Interestingly, the book surfaces information that readers in Durban may not be aware of. Durban has pockets of wealth and poverty, and informally racialised spaces sitting next to each other.

While Durban has much in common with other cities in post-apartheid South Africa, what gives it its specific character is its particular mix of cultures and races (partly derived from its position as a major sea port on the East Coast).

What also makes Durban different from other cities in South Africa is the close proximity of different groups marked by huge disparities in resources and life chances.

For example, exclusively black areas such as Amaoti, in Inanda, compete internationally for the lowest ranking on the Human Development Index, whereas Umhlanga, an overwhelmingly white area, just next door to Amaoti, competes with California in terms of the index.


The city's attempts at "hiding away" street children when conferences take place in Durban mean that delegates do not get to experience the real Durban - and only experience Durban as tourists, precluding engagement with various groups of people living here.

When visitors to Durban live in beachfront hotels, whisked from one conference venue to another, they do not experience the Durban that also has poverty, street children and a lack of housing.

Thus, when Durban is "undressed", the paraphernalia on marketing the city as first class falls away, and what emerges quite starkly is the fact that a great deal more needs to be done to deal with the social issues in the city.

One soon realises that the city cannot be taken for granted and be masked behind tourism images.

Undressing Durban is a compelling read, not for those seeking a perverted insight into the city, but for those wanting to nurture their social imagination through the lenses of writers with first-hand experience of this urban space.

What ultimately emerges from this fascinating read is the idea that human development goes beyond beautiful gardens, buildings and golden sand on the beachfront.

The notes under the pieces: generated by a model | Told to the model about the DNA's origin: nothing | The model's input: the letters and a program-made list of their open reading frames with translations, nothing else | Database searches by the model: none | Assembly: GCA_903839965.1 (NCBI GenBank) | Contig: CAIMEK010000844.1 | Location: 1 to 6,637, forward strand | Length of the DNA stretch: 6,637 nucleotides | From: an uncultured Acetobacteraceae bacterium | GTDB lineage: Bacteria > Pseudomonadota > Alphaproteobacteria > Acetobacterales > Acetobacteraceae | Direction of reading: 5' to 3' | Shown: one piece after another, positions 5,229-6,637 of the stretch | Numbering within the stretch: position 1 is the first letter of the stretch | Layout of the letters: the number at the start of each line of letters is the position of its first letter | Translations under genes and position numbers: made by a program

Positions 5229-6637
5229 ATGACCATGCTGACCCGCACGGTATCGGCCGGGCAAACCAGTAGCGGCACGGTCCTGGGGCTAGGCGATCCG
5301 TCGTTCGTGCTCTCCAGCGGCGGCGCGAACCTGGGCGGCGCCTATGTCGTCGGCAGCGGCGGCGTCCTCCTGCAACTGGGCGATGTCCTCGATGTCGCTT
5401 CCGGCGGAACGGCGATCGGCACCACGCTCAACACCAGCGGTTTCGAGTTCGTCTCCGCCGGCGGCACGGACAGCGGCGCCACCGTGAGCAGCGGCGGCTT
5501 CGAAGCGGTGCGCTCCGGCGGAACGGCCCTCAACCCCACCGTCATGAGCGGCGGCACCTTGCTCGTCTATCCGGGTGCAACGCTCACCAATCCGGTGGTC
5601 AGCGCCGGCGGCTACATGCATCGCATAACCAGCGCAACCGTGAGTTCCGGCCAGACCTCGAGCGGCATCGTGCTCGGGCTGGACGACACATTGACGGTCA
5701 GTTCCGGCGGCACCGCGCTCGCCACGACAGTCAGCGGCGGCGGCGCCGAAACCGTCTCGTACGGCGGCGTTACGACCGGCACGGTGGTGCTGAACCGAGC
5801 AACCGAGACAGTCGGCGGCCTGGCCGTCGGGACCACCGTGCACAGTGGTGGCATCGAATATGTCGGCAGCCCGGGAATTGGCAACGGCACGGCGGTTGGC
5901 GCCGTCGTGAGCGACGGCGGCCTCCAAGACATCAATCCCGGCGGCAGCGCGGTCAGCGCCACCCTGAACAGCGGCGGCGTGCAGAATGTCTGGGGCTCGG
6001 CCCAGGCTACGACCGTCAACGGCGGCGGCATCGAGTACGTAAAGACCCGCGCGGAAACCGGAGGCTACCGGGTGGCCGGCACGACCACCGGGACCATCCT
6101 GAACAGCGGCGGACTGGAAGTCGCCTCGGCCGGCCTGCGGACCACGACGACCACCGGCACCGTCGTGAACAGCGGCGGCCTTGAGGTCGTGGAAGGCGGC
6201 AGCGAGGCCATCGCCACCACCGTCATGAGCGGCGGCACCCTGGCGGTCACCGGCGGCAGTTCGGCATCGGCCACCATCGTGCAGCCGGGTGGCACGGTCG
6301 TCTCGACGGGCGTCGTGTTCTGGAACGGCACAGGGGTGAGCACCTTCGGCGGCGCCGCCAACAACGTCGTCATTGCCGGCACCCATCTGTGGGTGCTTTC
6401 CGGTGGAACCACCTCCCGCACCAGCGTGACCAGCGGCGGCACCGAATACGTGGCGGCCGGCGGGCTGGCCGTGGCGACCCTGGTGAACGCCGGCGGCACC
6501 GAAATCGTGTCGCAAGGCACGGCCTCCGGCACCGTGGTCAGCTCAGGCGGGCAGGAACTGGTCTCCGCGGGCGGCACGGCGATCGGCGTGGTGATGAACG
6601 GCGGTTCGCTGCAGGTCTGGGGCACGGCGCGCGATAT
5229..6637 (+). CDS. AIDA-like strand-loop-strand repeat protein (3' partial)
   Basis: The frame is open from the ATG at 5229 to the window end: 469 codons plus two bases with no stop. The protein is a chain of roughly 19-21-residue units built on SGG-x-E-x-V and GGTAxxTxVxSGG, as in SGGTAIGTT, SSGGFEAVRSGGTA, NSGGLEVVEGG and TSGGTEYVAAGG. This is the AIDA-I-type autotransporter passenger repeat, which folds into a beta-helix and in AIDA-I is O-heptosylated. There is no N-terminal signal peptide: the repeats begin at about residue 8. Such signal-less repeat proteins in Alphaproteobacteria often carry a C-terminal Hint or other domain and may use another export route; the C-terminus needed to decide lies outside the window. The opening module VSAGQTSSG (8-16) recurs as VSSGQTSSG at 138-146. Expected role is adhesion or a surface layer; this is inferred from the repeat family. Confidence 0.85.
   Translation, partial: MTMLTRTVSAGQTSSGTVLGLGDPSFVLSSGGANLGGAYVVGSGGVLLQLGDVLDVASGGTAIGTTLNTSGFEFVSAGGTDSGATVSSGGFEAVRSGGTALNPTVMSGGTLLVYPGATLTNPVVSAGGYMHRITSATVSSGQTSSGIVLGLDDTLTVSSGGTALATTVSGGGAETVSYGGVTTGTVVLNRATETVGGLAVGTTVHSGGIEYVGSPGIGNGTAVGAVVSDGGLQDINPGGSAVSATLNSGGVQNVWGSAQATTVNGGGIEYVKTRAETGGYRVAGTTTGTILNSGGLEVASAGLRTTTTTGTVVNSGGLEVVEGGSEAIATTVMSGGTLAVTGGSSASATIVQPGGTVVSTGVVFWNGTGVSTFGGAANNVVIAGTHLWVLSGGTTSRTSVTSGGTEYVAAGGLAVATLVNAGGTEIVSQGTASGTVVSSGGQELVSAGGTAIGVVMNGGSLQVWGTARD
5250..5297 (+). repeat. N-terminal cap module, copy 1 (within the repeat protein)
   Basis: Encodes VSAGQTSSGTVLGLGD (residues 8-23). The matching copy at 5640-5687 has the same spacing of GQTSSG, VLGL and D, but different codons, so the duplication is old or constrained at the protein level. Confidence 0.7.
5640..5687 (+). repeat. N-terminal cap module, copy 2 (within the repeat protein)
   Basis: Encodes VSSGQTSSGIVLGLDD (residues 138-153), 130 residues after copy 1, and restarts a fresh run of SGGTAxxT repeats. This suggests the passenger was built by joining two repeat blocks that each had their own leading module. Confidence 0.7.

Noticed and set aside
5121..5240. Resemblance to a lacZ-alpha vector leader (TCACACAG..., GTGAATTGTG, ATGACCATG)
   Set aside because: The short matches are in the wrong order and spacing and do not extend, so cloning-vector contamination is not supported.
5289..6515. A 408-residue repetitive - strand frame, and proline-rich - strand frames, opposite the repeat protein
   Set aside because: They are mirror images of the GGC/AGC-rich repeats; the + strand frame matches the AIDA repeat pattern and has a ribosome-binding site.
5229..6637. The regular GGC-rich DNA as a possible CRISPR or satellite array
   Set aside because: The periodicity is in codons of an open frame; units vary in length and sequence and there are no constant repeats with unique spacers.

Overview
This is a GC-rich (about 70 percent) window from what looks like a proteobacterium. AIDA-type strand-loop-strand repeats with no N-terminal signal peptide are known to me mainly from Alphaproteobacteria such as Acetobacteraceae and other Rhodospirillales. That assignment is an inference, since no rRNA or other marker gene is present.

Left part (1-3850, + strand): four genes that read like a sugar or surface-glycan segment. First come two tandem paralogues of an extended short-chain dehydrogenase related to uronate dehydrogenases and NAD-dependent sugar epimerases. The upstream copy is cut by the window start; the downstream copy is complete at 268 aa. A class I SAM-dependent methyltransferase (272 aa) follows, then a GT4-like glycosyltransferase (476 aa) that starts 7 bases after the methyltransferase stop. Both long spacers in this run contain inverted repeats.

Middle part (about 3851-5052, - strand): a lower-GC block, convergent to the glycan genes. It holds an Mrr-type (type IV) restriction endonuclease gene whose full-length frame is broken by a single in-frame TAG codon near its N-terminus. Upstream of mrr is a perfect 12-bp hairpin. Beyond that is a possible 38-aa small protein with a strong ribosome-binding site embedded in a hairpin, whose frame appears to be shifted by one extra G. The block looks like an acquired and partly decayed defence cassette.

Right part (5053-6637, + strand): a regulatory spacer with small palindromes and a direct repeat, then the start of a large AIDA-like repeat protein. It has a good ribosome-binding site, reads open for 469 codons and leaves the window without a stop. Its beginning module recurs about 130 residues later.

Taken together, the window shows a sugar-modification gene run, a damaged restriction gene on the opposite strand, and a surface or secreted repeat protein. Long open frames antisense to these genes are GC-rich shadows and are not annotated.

Imraan Buccus is a political researcher and is undertaking a PhD in issues of poverty and civil society.

Originally published in The Mercury - April 04, 2007 Edition 1



Review by Mavuso Dingani

It’s more than just a book, it’s an idea—an original, punchy, and thoughtful one at that. It has succeeded in undressing and stripping naked the gory underside of the people and the place—Durbanites in Durban. What right today has a collection of buildings and people to call itself a city in the global south, if it does not have, for example, its own fair share of the world oldest ‘professionals’ or gangsters who live and die beyond the law? Or the mosaic of colourful cultures co-existing and of course, sometimes reluctant to share the same space? In the age of global capital, the city has its poor, who are excluded from the technological revolution, living on the edge of survival. Yes, that’s Durban for you; it has it all that and more, and deserves to be called a city in the global south.

That is exactly what the recently published Undressing Durban is about.

Undressing Durban was a mammoth undertaking to put together. The book runs almost up to 500 pages, contains 52 articles grouped into 16 sections, written by 54 contributors from no less than 12 countries from five continents. But it is more than just the sum total of its articles, it transcends them all because individually none of the articles can quite articulate the complexity of a city such as Durban.